I just got a Dell R720xd decked out with 384GB and 4.3TB of storage for a hair over that price. Reply
  • JohanAnandtech - Wednesday, March 13, 2013 - link

    Intel Xeons are still by far a better choice for relational databases that are very hard to split up (sharding is only a last resort) Reply
  • zachj - Wednesday, March 13, 2013 - link

    I'm not sure I agree with the absolutism that seems imlicit in your comment that Xeons are better for relational databases...I think there are cases where that won't be true.

    Database scale-out doesn't always require sharding...using any of a number of different off-the-shelf capabilities built right into most SQL engines, you can create multiple active replicas of your database. This is generally better-suited to workloads that aren't write-intensive, but both clustering and replication allow for writes. While this may seem like a quick-and-dirty solution that is architecturally "less good" than sharding, hardware is a lot cheaper than paying people to design a sharding solution and the dollars very often drive the conversation. As long as the database size isn't terribly large this can be a very cost-effective way to scale out a database.

    I would wager that the Anandtech website database (not the forum database) would probably be well-suited to this type of scale-out. You do waste some money on redundant storage but you more than make up for that cost by not having to pay a development team to implement sharding. If the comments section of the Anandtech website gets stored in the same underlying database, the size constraints and the write activity may appear to be incompatible with this approach, but I would in fact argue that comments don't require relational capabilities of SQL and would be more rightly stored as blobs in Hadoop or Azure Storage Tables. Then the Anandtech database is strictly articles and is both much more compact and almost entirely read-only (except for a few new articles per day).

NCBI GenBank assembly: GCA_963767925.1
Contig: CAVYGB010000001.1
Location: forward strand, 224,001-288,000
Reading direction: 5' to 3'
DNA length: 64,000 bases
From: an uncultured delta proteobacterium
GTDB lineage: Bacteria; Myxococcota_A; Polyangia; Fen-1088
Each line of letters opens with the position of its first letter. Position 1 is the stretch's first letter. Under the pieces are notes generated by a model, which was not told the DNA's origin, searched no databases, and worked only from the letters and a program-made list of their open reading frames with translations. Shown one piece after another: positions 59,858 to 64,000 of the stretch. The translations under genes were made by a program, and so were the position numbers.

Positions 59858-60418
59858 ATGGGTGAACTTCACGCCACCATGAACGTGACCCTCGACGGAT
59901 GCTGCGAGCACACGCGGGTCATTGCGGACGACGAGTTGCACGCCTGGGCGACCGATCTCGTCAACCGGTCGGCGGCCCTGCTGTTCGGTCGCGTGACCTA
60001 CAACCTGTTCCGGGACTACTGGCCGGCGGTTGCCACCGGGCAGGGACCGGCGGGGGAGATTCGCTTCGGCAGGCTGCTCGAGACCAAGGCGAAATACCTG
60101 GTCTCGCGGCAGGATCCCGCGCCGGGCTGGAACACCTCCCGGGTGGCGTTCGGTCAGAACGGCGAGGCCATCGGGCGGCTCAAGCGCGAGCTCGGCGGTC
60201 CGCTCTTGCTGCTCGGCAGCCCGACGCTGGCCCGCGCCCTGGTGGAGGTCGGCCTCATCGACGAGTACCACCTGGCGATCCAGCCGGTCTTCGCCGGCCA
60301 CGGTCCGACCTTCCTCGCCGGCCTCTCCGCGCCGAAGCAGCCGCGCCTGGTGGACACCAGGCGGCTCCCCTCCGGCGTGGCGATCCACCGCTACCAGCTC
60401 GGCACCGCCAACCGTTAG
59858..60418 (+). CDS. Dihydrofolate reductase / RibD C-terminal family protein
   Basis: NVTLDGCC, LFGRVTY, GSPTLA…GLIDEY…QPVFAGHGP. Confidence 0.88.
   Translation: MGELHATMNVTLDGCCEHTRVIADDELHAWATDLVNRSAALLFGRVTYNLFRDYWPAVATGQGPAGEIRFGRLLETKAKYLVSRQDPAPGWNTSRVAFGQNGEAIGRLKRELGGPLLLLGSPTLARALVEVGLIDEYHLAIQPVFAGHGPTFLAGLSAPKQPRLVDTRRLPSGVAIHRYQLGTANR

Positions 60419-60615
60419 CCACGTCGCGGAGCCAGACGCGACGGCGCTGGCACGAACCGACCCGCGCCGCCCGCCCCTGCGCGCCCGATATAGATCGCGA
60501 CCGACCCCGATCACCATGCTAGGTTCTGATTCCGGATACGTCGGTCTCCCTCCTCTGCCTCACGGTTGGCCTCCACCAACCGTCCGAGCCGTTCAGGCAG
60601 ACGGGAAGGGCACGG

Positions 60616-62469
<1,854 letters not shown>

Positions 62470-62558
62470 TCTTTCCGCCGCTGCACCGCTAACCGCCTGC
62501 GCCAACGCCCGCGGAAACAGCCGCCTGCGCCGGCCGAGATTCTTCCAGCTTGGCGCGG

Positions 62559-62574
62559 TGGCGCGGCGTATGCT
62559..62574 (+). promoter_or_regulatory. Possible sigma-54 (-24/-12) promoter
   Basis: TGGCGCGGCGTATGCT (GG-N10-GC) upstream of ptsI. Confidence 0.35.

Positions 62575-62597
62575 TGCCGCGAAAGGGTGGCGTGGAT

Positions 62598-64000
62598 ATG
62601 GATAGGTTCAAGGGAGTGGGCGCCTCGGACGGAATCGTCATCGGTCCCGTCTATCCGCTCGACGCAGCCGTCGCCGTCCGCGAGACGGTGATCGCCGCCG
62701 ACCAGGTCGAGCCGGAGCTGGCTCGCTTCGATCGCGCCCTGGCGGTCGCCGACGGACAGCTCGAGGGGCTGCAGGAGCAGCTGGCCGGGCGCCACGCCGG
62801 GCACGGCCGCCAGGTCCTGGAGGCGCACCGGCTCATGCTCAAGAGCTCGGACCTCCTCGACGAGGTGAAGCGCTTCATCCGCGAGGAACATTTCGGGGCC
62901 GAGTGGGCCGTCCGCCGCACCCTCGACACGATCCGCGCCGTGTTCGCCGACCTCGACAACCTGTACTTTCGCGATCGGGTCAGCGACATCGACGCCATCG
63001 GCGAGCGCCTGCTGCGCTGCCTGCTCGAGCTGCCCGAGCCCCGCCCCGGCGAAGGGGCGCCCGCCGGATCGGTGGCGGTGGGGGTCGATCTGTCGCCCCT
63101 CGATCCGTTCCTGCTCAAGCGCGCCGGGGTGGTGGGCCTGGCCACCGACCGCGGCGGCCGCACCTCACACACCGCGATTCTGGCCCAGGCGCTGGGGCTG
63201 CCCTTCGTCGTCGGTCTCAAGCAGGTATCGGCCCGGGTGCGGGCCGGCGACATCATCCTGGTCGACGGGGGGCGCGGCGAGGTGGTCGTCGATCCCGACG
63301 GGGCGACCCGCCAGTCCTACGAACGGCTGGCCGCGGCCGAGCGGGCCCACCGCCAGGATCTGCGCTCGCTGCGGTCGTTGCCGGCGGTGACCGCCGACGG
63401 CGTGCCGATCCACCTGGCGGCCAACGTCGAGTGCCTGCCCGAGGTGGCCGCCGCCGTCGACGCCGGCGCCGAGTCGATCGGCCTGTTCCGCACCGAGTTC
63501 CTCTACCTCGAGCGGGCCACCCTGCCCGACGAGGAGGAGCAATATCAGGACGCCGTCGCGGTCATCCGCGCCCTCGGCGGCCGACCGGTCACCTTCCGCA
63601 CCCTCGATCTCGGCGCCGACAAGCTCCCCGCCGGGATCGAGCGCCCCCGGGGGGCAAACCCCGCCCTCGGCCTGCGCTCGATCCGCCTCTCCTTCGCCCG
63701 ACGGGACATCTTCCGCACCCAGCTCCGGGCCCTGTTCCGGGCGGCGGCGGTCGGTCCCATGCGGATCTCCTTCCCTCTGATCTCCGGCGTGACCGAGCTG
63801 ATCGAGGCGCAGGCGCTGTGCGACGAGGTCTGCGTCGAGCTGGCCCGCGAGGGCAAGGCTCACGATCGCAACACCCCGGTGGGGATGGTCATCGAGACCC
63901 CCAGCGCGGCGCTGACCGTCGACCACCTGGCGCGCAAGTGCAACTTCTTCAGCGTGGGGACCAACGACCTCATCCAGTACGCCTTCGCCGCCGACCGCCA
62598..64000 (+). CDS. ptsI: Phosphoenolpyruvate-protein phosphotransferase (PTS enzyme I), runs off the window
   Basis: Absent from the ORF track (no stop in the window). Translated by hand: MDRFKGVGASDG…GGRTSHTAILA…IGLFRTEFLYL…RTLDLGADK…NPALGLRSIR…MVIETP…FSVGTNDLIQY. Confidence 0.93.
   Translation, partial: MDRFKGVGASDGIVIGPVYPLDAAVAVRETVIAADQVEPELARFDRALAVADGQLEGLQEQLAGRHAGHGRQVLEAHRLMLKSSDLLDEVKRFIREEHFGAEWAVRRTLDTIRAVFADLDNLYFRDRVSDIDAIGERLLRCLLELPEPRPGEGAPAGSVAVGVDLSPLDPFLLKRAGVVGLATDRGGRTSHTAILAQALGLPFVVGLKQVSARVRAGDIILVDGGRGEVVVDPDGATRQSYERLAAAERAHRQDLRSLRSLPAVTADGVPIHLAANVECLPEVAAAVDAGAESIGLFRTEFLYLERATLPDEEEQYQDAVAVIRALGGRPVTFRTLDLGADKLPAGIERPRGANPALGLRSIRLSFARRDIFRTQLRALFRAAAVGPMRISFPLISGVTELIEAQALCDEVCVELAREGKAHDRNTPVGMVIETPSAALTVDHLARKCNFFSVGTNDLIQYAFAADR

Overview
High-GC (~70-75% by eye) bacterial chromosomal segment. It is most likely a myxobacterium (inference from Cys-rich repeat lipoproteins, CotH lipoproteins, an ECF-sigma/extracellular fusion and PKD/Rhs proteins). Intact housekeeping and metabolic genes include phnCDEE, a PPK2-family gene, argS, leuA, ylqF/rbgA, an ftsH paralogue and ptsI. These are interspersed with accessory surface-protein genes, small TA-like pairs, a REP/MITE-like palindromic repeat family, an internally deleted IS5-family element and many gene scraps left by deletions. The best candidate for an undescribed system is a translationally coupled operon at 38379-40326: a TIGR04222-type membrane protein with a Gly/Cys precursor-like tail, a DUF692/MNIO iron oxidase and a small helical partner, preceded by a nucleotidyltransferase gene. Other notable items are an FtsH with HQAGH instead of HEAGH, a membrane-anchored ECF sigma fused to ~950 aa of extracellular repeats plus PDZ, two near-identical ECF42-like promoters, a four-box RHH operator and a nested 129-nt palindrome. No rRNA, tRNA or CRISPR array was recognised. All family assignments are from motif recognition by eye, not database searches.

Reply
  • rwei - Friday, March 15, 2013 - link

    To the best of my understanding, replication does well for scaling reads but doesn't do much for writes. I'd still imagine that this would work decently well with AnandTech, where I can't see the volume of writes being that large relative to the volume of reads. Reply
  • Kurge - Wednesday, March 13, 2013 - link

    They would make a horrible front end for such websites. Just buy a single Xeon server and don't artificially limit it by using 24 VMs. Just run the app straight on the metal and it will perform massively better. Reply
  • Oldboy1948 - Wednesday, March 13, 2013 - link

    Very interesting Johan as your tests often are!
    Interesting that the memory bw is so much lower than anything from Intel. In fact Iphone 5 looks much better...why? Only Intel has about the same rsults in compress and decompress.
    Reply
  • JohanAnandtech - Wednesday, March 13, 2013 - link

    Where did you see the stream results on the A6? I might have missed it somewhere. The only ones I could find reported only 1 GB/s in Triad. http://www.anandtech.com/show/6298/analyzing-iphon... The Quad ECX-1000 got 1.8 GB/s Reply
  • PCTC2 - Wednesday, March 13, 2013 - link

    Do you know what would be an interesting concept for a future version of these cluster-in-a-box systems? A solution like ScaleMP. ScaleMP is basically a reverse VM. A hypervisor on each server clusters together to run a single OS with an aggregation of all resources (cores, RAM, network, and disk). ScaleMP running on 4x Dual-socket 8-core Xeon systems w/ 32GB RAM results in a usable system with 64-cores and 128GB RAM as if it was running natively on the hardware. This would be an interesting concept to transfer to the ARM space (if a form of hardware virtualization ever is designed). In a box like this, there would be 192 cores and 192GB of RAM available to a single Fedora instance. Cluster 2 of these together and suddenly there's a system with 384 cores and 384GB of RAM in 4U. Just some food for thought. Reply